A certain degree of infamy or disrepute, we have already remarked, is what necessarily attends on every kind of political punishment. But there are some that reflect a much larger portion of infamy than others. These, therefore, it is plain, are the only ones which can be stated properly by that name.

Upon looking over the list of punishments we shall find that it is to those which come under the name of corporal punishments that this property of reflecting an extraordinary degree of infamy is almost exclusively confined. Pecuniary punishments, which are the most common, are attended with a less degree of infamy than any other; unless it be quasi-pecuniary punishments; which in this respect, as in most others, are pretty much upon a par with pecuniary. Next to these come the several modes of confinement; among which, if there be any difference, quasi imprisonment and local interdiction seem the mildest in this respect, next to them banishment, and imprisonment the severest. Of specific restraints and active punishments at large, they are so various, that it is not easy to give an account. In general they seem to be on a footing with those punishments that are mildest in this respect, unless where, by means of analogy, they are so contrived as to reflect and aggravate in a peculiar manner the infamy of the offence. The same account may be given of all the other kinds of forfeiture.

With regard to corporal punishments short of death, there is no punishment of this class but is understood to carry with it a very high degree of infamy. The degree of it, however, is not by any means in proportion to the organical pain or inconveniences that are respectively attendant upon those punishments. On the contrary, if there be any difference, it seems as if the less the quantity is which a punishment imparts, of those or any other kind of inconveniences, the greater is the quantity which it imports of infamy. The reason may be, that since it is manifest the punishment must have been designed to produce suffering in some way or other, the less it seems calculated to produce m any other way, the more manifest it is that it was for this purpose it was made choice of. Accordingly, in regard to punishments to which the highest degrees of infamy are understood to be annexed, one can scarcely find any other suffering which they produce. This is the case with several species of transient disablement; such as the punishments of the stocks, the pillory, and the carcan: and with several species of transient as well as of perpetual disfigurement; such as ignominious dresses and stigmatization. Accordingly, these modes of punishment are all of them regarded as neither more nor less than so many ways of inflicting infamy. Infamy thus produced by corporal punishments, may be stiled corporal ignominy or infamy.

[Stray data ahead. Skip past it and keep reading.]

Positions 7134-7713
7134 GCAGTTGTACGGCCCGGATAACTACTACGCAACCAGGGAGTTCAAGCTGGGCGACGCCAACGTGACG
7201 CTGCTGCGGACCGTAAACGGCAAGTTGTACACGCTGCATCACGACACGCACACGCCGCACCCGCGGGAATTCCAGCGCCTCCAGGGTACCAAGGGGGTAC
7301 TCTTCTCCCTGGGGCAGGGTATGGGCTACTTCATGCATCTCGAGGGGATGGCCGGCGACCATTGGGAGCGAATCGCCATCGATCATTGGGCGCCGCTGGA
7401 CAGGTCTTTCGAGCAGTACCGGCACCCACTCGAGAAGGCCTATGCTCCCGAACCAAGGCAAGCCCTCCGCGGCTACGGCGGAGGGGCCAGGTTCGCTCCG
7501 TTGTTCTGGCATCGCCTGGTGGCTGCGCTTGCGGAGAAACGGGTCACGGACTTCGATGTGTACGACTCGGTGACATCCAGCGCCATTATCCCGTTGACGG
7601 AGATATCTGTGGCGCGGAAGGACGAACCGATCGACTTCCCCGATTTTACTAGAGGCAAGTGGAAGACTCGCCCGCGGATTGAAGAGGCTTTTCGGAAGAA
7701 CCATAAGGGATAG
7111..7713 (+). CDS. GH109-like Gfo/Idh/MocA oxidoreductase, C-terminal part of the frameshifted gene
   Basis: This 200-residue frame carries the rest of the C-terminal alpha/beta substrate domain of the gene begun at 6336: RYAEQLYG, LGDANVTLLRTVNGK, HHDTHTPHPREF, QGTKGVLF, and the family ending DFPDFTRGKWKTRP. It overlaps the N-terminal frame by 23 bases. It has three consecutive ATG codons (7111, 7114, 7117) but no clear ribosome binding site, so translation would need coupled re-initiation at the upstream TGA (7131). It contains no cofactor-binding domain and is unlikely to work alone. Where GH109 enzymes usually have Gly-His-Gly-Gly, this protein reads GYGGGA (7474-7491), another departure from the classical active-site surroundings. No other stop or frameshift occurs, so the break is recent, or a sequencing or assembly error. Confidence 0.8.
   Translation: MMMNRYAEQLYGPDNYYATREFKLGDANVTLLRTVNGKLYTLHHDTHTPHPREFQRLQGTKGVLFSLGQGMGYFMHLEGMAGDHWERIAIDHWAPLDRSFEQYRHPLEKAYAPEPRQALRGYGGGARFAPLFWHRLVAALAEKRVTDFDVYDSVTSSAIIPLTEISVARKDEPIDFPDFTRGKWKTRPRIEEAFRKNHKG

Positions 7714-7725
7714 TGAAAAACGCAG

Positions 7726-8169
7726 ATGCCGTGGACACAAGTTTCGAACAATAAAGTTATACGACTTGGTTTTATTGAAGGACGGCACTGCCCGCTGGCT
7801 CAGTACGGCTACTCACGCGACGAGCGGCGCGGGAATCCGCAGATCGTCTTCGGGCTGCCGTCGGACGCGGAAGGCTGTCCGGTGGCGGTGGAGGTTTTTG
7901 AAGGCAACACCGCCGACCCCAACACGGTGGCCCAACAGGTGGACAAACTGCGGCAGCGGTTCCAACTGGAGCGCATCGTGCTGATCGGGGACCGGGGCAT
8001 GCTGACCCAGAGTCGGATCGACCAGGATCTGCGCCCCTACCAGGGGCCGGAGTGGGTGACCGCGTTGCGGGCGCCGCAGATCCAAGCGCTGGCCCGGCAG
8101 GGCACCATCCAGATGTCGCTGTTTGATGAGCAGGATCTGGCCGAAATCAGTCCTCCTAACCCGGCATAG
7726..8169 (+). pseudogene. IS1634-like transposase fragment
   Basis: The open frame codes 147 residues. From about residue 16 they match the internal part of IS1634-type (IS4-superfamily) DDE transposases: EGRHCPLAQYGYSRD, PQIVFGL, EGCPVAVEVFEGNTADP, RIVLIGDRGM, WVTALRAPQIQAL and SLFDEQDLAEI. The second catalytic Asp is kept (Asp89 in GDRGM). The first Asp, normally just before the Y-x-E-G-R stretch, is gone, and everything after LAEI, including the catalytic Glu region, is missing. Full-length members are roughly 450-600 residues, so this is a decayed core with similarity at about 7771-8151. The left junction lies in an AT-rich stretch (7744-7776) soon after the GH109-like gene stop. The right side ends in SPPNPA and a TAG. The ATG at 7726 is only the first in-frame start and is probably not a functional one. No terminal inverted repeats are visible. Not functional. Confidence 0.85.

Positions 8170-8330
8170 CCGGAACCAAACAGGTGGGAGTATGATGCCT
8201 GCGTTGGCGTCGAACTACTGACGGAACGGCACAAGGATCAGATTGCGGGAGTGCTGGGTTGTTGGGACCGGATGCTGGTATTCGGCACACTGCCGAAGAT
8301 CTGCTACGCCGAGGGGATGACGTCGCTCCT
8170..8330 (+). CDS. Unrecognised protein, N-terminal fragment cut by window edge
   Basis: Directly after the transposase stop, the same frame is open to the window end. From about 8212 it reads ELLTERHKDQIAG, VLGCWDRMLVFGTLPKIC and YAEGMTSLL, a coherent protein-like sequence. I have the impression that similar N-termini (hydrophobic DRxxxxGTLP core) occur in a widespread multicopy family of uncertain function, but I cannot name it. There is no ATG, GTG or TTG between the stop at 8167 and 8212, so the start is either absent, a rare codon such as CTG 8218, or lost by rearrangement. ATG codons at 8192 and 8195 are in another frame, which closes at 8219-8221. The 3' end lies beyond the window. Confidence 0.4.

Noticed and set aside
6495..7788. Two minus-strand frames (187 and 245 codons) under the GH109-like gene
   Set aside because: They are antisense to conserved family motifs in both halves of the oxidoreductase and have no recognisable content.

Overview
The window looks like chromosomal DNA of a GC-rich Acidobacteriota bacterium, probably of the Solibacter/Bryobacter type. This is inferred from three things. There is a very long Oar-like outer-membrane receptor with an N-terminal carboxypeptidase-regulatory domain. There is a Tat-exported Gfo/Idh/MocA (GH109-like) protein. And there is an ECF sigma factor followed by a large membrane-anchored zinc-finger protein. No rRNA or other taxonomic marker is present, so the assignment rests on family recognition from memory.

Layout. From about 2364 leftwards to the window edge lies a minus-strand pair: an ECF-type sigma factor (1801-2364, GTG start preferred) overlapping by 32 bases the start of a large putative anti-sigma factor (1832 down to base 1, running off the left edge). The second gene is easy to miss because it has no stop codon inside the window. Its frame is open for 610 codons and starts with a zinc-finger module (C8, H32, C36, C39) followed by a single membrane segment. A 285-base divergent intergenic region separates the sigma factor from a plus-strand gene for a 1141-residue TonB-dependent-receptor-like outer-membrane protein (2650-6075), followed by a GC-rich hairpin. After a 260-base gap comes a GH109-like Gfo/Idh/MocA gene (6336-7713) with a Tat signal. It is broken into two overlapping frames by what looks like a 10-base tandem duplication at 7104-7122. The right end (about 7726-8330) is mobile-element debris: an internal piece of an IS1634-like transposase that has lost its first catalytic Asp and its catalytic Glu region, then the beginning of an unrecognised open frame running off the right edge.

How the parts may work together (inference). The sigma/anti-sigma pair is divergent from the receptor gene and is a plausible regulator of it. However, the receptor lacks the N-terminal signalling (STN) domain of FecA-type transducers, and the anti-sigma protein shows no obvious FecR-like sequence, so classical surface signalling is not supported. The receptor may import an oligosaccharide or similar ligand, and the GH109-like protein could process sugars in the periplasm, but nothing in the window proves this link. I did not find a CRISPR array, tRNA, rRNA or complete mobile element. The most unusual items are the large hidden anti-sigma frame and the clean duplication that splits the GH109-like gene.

According as the corporal punishment that is made choice of for the sake of producing the infamy is temporary or perpetual, the infamy itself may be distinguished into temporary and indelible. Thus the infamy produced by the stocks, the pillory, and the carcan, is but temporary; that which is produced by an indelible stigma is perpetual. Not but that any kind of infamy, howsoever inflicted or contracted, may chance to prove perpetual; since the idea of the offense, or what comes to the same thing, of the punishment, may very well chance to remain more or less fresh in men's minds to the end of the delinquent's life: but when it is produced by an indelible stigma, it cannot do otherwise than continue so long as the mark remains, whatsoever happens to him. Wheresoever he goes, and how long soever he lives, he bears about him the evidence of his guilt.